At all times, the customers especially valued those works which clearly demonstrated the great skills of a painter or a sculptor in portraying the anatomy and habits of animals, methods of hunting for them, the ability to professionally and accurately depict the details of the different types of hunting. Among these works are the works of the Russian school of art sculpture, and, above all, the works of famous Russian sculptor Nikolai Ivanovich Liberikh (1828 - 1883). Liberikh dedicated to hunting - one of the most famous hobbies of Russian aristocratic society - numerous sculptures, which were extremely popular not only in Russia but also abroad. The sculptor managed to brilliantly convey the excitement of hunting and to embody all participants of hunting into a single unit. And his hunting scenes became widely known and enjoyed special preference in England after the World Exhibition in London in 1862.
In the mid-1860s Liberikh repeatedly attended the imperial hunts of Alexander II, who, as is well-known, was an avid hunter. On March 9, 1865, the Emperor was hunting in Lisino farm, 50 kilometers south of St. Petersburg, and got a spectacular hunting trophy, which had nearly cost him his life. The size of “Lisinski Bear” struck even seasoned hunters; and the bear became the original model for the sculptor. Liberikh not only reproduced the exact appearance of a bear – the linear measures indicate the scale of the image and are inscribed on the nameplate not by chance - but also conveyed the characteristic fleeting condition of the animal, sensing danger. The figure of the bear standing on its hind legs gained the widest popularity.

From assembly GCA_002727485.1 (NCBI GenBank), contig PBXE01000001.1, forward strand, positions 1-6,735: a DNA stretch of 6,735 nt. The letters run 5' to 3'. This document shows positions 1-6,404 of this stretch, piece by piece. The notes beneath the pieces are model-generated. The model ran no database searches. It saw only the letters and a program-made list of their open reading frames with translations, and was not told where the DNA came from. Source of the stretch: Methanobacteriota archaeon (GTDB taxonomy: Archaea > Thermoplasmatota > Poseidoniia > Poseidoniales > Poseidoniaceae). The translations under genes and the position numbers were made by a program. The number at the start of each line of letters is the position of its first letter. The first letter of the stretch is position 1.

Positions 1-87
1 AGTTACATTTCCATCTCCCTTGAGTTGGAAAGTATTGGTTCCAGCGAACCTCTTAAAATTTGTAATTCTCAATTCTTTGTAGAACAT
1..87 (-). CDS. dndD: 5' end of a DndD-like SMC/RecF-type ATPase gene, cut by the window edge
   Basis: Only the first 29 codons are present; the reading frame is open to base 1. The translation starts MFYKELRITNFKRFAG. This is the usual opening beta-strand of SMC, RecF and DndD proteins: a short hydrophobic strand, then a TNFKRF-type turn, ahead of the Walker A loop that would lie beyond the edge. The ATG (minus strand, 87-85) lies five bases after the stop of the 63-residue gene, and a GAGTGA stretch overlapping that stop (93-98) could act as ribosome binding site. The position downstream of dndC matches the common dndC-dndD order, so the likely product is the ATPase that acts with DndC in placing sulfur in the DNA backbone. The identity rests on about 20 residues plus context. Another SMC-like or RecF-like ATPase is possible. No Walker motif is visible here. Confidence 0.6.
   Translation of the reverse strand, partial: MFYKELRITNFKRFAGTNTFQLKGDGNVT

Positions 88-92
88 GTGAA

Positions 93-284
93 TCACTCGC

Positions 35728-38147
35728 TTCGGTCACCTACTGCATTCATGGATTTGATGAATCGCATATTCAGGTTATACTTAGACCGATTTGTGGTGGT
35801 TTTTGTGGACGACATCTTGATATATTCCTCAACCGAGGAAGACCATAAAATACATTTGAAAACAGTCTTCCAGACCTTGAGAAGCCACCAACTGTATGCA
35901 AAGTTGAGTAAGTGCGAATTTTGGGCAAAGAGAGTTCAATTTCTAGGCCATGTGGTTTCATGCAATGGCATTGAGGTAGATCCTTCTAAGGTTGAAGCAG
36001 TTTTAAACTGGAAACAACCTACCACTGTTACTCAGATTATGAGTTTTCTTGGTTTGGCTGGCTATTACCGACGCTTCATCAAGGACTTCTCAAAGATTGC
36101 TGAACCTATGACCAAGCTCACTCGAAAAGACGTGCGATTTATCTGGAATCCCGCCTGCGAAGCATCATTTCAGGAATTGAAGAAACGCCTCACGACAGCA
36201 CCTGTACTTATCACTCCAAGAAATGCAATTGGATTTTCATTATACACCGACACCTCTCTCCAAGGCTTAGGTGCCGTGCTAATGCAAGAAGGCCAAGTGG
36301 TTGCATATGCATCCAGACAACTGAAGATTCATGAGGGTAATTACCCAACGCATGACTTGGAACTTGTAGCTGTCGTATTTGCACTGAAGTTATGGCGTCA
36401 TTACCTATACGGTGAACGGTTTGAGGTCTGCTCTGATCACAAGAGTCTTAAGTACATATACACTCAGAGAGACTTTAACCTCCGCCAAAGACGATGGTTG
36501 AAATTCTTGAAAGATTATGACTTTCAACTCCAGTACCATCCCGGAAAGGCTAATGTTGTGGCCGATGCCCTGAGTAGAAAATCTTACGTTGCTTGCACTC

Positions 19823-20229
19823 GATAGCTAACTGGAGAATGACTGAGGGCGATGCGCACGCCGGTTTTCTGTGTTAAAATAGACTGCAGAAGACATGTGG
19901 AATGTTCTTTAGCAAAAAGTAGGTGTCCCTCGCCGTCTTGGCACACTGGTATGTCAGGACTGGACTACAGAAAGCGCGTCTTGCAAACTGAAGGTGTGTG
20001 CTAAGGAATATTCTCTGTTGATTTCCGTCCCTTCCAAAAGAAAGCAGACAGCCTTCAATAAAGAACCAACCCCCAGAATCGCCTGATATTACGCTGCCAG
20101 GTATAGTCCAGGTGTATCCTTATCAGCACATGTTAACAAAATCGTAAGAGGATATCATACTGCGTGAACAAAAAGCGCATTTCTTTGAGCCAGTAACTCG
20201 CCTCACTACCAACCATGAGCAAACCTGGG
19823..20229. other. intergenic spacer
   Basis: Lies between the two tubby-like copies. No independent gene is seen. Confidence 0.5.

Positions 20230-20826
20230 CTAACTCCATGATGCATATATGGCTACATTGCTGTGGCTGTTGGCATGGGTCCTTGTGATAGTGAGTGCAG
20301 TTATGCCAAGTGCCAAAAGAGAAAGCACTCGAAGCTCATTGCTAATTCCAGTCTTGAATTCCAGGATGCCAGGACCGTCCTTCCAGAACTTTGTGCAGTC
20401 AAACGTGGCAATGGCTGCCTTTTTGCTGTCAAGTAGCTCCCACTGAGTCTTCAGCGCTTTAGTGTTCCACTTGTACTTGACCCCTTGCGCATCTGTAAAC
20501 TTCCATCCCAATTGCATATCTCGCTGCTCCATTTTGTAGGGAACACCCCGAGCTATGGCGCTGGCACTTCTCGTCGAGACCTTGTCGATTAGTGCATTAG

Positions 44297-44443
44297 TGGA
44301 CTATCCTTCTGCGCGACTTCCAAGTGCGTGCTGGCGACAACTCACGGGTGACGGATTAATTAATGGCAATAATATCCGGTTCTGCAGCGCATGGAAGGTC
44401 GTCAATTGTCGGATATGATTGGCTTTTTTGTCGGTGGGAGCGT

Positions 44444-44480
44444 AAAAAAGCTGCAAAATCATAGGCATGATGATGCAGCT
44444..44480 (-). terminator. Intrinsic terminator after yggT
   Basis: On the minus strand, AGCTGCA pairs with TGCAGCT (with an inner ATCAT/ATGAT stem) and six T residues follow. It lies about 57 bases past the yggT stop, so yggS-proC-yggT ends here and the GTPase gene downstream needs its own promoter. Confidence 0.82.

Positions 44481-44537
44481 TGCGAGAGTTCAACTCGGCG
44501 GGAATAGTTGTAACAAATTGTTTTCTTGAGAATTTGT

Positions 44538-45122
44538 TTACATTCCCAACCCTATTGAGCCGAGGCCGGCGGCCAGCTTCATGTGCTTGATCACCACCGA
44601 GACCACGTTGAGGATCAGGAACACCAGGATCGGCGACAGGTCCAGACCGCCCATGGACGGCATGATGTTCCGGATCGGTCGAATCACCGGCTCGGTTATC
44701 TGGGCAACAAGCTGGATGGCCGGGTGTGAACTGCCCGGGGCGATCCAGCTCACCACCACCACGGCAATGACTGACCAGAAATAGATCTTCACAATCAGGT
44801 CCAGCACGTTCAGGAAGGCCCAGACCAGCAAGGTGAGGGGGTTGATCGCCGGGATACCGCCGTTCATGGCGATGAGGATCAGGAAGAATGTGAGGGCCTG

Along with these well-known works, the exhibition presents for the first time the spectacular scenes of hunting in Turkestan. These scenes were made by the models of an unknown Russian sculptor who worked in the last quarter of the 19th century.
The first episode is hunting for a wild boar, the confrontation between the animal and the hunter is determined by the accurate shot from a pistol. Hunting for a wild boar with a gun was extremely dangerous and required special courage and skill of the hunter. It is no coincidence the composition is called “Russian Meleager” - an allusion to Meleager, the famous Aetolian hero, who won a famous Calydonian hunting for a ferocious boar. It is obvious that the author of the model was thoroughly familiar with the features of this hunting: the gun is aimed at the head of ferocious beast: “The old boars have something like armor on their back and on the sides, almost invulnerable to bullets ... this armor protects the sides of the animal”.